Posts Tagged ‘Dancing in Jane Austen’s day’

Dear Reader: This is the second post in the Bath series for Northanger Abbey, which is being featured this month on Austenprose. My first post about the Pump Room sits here.

Catherine circulating through the crush at the Assembly Rooms

Catherine circulating through the crush at the Assembly Rooms

Mrs. Allen was so long in dressing that they did not enter the ballroom till late. The season was full, the room crowded, and the two ladies squeezed in as well as they could. As for Mr. Allen, he repaired directly to the card-room, and left them to enjoy a mob by themselves. With more care for the safety of her new gown than for the comfort of her protegee, Mrs. Allen made her way through the throng of men by the door, as swiftly as the necessary caution would allow; Catherine, however, kept close at her side, and linked her arm too firmly within her friend’s to be torn asunder by any common effort of a struggling assembly. But to her utter amazement she found that to proceed along the room was by no means the way to disengage themselves from the crowd; it seemed rather to increase as they went on, whereas she had imagined that when once fairly within the door, they should easily find seats and be able to watch the dances with perfect convenience. But this was far from being the case, and though by unwearied diligence they gained even the top of the room, their situation was just the same; they saw nothing of the dancers but the high feathers of some of the ladies. Still they moved on—something better was yet in view; and by a continued exertion of strength and ingenuity they found themselves at last in the passage behind the highest bench. Here there was something less of crowd than below; and hence Miss Morland had a comprehensive view of all the company beneath her, and of all the dangers of her late passage through them. It was a splendid sight, and she began, for the first time that evening, to feel herself at a ball: she longed to dance, but she had not an acquaintance in the room. Mrs. Allen did all that she could do in such a case by saying very placidly, every now and then, “I wish you could dance, my dear—I wish you could get a partner.” For some time her young friend felt obliged to her for these wishes; but they were repeated so often, and proved so totally ineffectual, that Catherine grew tired at last, and would thank her no more. – Chapter 2, Northanger Abbey, Jane Austen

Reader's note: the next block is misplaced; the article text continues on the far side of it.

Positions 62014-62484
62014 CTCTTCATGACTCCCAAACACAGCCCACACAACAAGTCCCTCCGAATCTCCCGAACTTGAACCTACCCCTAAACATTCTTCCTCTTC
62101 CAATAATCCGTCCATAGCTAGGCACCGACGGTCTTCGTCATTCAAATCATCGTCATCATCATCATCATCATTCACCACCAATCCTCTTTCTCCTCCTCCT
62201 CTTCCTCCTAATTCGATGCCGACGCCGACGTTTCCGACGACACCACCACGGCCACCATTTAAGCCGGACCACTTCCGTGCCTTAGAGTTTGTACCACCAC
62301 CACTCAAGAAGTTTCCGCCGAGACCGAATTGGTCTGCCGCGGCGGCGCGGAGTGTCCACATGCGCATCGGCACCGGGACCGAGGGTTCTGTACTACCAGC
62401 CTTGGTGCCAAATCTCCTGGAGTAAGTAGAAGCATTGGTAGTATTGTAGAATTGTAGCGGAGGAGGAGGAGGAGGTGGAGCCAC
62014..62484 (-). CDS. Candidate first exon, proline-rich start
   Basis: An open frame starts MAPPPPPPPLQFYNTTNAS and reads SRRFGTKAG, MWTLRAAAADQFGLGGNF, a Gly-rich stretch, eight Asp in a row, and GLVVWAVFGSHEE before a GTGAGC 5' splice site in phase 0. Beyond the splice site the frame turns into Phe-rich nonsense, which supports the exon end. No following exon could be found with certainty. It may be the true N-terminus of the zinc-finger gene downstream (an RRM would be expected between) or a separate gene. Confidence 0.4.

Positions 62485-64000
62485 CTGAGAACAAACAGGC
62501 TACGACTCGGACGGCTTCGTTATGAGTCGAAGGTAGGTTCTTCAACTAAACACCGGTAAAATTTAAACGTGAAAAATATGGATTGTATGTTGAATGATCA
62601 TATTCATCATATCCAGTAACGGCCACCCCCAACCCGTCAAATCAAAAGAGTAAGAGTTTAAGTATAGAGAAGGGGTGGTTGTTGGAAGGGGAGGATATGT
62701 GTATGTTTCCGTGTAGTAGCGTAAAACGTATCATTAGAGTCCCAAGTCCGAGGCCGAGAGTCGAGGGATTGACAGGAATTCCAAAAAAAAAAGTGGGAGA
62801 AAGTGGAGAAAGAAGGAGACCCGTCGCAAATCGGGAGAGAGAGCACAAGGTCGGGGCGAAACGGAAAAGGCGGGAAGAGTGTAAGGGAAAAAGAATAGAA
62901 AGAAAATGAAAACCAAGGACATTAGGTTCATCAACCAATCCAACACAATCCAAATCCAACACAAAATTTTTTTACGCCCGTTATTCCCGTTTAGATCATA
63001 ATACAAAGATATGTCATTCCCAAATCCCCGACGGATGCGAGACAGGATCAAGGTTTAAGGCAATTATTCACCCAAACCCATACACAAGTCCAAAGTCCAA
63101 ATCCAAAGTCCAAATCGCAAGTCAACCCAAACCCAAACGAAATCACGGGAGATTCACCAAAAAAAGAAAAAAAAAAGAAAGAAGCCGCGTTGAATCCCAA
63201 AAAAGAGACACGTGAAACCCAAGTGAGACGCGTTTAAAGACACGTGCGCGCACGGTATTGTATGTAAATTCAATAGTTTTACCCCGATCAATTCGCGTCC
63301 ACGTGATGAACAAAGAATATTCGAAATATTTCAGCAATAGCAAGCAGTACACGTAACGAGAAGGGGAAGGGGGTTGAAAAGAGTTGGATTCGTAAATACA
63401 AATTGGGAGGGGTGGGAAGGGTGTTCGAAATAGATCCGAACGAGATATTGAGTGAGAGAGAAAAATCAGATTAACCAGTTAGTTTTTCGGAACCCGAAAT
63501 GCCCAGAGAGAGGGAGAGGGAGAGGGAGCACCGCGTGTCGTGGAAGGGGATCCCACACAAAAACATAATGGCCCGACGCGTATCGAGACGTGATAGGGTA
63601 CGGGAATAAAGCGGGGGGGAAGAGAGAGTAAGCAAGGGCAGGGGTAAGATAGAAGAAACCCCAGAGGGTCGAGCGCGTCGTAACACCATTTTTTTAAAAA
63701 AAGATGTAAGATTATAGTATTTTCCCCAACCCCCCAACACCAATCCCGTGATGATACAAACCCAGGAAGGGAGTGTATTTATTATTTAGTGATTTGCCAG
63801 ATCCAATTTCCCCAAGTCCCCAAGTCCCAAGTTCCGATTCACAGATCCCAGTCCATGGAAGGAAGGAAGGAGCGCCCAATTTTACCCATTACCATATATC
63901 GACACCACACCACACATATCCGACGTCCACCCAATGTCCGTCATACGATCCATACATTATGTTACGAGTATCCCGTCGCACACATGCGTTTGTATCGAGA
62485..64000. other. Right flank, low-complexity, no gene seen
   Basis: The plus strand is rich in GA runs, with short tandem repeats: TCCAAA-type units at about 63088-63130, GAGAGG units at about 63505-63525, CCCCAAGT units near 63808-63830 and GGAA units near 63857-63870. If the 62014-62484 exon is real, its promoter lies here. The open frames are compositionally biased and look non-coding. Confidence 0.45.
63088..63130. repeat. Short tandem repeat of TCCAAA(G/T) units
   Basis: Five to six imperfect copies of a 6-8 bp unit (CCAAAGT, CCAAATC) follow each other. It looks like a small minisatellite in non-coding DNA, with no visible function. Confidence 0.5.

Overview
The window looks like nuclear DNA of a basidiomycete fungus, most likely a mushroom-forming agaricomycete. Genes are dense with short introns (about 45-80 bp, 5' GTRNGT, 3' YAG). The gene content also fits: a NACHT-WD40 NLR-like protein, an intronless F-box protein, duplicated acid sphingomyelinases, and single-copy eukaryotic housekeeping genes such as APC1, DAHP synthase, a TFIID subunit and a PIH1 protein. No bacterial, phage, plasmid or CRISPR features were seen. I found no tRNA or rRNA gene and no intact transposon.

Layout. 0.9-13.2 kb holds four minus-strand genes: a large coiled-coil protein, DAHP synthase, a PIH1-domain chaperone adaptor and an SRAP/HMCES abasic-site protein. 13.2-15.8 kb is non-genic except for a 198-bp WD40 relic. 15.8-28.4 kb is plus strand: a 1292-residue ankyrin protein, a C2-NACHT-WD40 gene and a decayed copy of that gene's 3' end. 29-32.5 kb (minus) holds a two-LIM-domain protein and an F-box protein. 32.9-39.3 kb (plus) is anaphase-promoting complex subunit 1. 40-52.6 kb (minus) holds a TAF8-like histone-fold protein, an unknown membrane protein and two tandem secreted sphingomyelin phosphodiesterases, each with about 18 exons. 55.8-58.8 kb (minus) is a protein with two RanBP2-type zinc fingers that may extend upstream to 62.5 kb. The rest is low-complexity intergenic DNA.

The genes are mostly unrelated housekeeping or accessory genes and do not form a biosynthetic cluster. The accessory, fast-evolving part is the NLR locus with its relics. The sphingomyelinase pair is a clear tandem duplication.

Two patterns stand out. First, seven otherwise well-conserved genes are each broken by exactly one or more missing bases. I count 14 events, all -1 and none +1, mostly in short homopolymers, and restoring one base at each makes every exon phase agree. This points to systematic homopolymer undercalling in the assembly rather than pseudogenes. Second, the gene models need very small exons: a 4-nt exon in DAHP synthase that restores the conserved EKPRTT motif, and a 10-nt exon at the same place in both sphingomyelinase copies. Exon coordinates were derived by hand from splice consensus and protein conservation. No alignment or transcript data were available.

Assembly Room near the Circus; You can see the dome of the Octagon Room from the air

Assembly Room near the Circus; You can see the dome of the Octagon Room from the air, near Bennet Street and Saville Row.

Poor Catherine, how frustrated she must have felt decked out in her new finery and forced to watch others dance and enjoy themselves. Etiquette deemed that at a public assembly no young lady could dance with a partner unless they had been properly introduced. Because Mrs. Allen had no acquaintances in Bath, Catherine had to sit on the sidelines. If the ball had been private, she could have danced with any of the gentlemen who solicited her for a set. On another evening, in the Lower Assembly Rooms (located near Bath Abbey), Henry Tilney would arrange for the Master of Ceremonies to formally introduce them. But for now, in the Upper Rooms (which were situated near the Circus),  Catherine would have to remain at her chaperone’s side.



Public assemblies were a way for young couples to meet a potential partner from outside their immediate social circle. One purchased a subscription for a series of balls (which included supper) or for the entire season.

SUBSCRIPTIONS and ADMISSION. Pierce Egan, Walks Through Bath, 1819

“(Dress Balls.)

5. “That a subscription of 1l. 10s. to the Dress Balls shall entitle the subscriber to three tickets every ball-knight; one for the subscriber, not transferable, and two for ladies. These two latter tickets will be transferable, on being endorsed by the subscriber, without which form the bearer will not be admitted. A subscription of 15s. shall entitle the subscriber to one ticket, not transferable.

“(Cotillon Balls.)

6. “That a subscription of 1l. to the Cotillon Balls shall entitle the subscriber to one ticket every ball-night: this ticket not transferable.

7. “That no person whatever be admitted into the Ball-Rooms without a ticket; nor any visitor or stranger, unless he shall previously have inserted his name and place of abode in a book to be kept for that purpose, under the controul of the Master of Ceremonies.

8. “The subscribers are respectfully requested to observe that their subscriptions cease when they leave Bath; and it would be of much public utility, if they would be pleased to give notice at the Rooms of their departure, which would prevent their tickets being improperly used.